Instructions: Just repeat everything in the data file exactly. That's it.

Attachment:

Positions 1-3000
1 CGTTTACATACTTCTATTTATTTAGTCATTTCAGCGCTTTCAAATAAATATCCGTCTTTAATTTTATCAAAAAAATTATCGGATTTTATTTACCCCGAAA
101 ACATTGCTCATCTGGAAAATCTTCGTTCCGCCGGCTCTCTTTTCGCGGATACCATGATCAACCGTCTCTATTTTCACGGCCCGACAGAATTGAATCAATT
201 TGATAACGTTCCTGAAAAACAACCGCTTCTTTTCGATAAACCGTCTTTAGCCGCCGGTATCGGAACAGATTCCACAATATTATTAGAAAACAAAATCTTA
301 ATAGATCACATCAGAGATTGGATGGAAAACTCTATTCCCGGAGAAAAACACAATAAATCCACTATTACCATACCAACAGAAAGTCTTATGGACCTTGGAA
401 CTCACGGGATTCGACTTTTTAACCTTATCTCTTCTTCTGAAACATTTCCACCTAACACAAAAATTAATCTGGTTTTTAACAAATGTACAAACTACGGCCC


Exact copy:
Positions 1-3000
1 CGTTTACATACTTCTATTTATTTAGTCATTTCAGCGCTTTCAAATAAATATCCGTCTTTAATTTTATCAAAAAAATTATCGGATTTTATTTACCCCGAAA
101 ACATTGCTCATCTGGAAAATCTTCGTTCCGCCGGCTCTCTTTTCGCGGATACCATGATCAACCGTCTCTATTTTCACGGCCCGACAGAATTGAATCAATT
201 TGATAACGTTCCTGAAAAACAACCGCTTCTTTTCGATAAACCGTCTTTAGCCGCCGGTATCGGAACAGATTCCACAATATTATTAGAAAACAAAATCTTA
301 ATAGATCACATCAGAGATTGGATGGAAAACTCTATTCCCGGAGAAAAACACAATAAATCCACTATTACCATACCAACAGAAAGTCTTATGGACCTTGGAA
401 CTCACGGGATTCGACTTTTTAACCTTATCTCTTCTTCTGAAACATTTCCACCTAACACAAAAATTAATCTGGTTTTTAACAAATGTACAAACTACGGCCC